The depth and strength of Suva rugby has enabled them to introduce new players every week and not depend on the same lineup except in some key areas like the loose forward trio of Tonawai, Samu Bola and James Brown.
Isoa Donaldson is shaping up as another Severo Koroduadua in his big line kicking that sent the challengers backpedalling.
Fiji Rugby Union needs to review the Farebrother-Sullivan Trophy system and have the defending team provide the list of challengers earlier once the semi-finalists for the Digicel Cup are confirmed.
Lautoka was at a disadvantage never knowing when to play and were told of the challenge in the last minute.
For the Lautoka supporters it was a slap in the face as they had really looked forward to a better display of rugby and winning the trophy makes a difference to the union coffers and Lautoka have been deprived of giving their best. Well since it's the cold season it — could be another case of somebody sleeping on the job, it happens everywhere.
While we are still on money, it has been reported that England's 2003 Rugby World Cup winning goalkicker Jonny Wilkinson is the highest paid player in French rugby earning 48,155 pounds per month, about $F144,870.
According to Le Journal du Dimanche the top paid players are:
* Jonny Wilkinson (Toulon) - £48,155 per month;
* Jonathan Sexton (Racing Metro) - â‚¬£44,711 ($F134,509);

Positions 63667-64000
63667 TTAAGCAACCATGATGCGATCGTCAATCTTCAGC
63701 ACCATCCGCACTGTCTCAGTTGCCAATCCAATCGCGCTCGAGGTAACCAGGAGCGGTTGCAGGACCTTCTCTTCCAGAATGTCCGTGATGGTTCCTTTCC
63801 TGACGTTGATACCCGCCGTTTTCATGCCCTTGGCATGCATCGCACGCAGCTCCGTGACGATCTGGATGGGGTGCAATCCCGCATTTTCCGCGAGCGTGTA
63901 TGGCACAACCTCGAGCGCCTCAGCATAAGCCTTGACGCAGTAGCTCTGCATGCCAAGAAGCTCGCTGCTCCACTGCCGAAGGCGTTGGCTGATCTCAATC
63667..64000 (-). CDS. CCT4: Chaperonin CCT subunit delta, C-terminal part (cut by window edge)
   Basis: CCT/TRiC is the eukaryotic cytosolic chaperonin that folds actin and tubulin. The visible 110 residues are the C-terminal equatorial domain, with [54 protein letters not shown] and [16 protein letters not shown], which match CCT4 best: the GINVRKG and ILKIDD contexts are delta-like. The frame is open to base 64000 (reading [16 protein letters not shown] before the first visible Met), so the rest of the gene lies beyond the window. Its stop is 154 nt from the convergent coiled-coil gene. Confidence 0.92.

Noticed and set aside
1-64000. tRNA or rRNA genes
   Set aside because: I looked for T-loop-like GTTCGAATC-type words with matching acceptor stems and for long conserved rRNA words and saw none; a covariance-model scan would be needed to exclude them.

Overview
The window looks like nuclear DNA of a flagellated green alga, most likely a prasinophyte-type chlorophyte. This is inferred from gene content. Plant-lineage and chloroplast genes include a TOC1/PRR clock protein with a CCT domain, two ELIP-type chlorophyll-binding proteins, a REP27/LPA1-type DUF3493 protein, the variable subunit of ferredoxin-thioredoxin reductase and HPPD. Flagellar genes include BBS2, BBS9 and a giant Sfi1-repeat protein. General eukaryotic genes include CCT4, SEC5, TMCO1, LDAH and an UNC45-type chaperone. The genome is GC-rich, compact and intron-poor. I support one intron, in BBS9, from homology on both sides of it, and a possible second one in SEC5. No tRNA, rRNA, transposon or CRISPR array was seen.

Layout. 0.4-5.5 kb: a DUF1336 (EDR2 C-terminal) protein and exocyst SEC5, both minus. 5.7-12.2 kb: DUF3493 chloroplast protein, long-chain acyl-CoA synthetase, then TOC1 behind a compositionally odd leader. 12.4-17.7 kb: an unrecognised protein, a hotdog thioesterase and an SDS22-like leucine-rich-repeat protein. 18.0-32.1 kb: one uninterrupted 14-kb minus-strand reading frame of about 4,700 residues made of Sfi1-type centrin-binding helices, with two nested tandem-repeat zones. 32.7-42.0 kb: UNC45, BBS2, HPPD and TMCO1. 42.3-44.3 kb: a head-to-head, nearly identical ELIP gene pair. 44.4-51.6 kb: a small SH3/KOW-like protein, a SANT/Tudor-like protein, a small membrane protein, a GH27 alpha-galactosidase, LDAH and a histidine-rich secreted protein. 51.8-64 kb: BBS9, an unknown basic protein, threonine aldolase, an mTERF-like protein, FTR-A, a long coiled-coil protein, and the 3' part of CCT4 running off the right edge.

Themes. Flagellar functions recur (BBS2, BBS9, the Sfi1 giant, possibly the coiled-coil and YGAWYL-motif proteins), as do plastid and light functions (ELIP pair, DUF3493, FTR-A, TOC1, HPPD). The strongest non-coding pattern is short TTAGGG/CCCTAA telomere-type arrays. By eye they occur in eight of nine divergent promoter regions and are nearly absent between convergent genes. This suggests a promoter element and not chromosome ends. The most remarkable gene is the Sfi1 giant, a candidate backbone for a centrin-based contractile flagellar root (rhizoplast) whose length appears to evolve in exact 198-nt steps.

* Bryan Habana (Toulon) - â‚¬£42,991 ($F129,335);
* Morgan Parra (Clermont Auvergne) - £39,555 ($F118,998);
* Thierry Dusautoir (Toulouse) - £36,975 ($F111,236);
* Dimitri Szarzewski (Racing Metro) - £35,254 ($F106,058);
* Carl Hayman (Toulon) - £35,254 ($F106,058);
* Bakkies Botha (Toulon) - £35,254 ($F106,058);
* Jamie Roberts (Racing Metro) - £34,394 ($F103,471); and
* Matt Giteau (Toulon) - £34,394 ($F103,471)
Wilkinson has a net worth of £14m ($F42m) as of May 2012, according to the Sunday Times UK Rich List.
He is former member of the England national team. Wilkinson was a points-scoring machine right from his earliest days in professional rugby union.
He was also utterly dedicated to his sport and, away from the pitch he remains a clean-living individual who has never attracted bad press. He has been the model professional and perfect teammate for Newcastle Falcons, Toulon and England.
He would have achieved even greater things had it not been for an unfortunate series of injuries, and it came as no surprise when he announced his retirement from international rugby in December 2011.
He played 91 times for England, holds the Rugby World Cup points record with 277 and is the only man to score points in two World Cup finals. In total, he scored 1179 points for England.
After 12 years (and 1938 points) with Newcastle, Wilkinson signed a two-year deal with the leading French club Toulon in 2009 on a salary of £710,000 ($F2.14m) a season.
The contract has been extended to 2013. Lucrative endorsement deals with Adidas, Gillette and SFR, the French mobile network, take his annual earnings to £2.5m ($F7.5m).
His company, Jonny W Ltd, showed net assets of nearly £5m ($F15m) in 2010.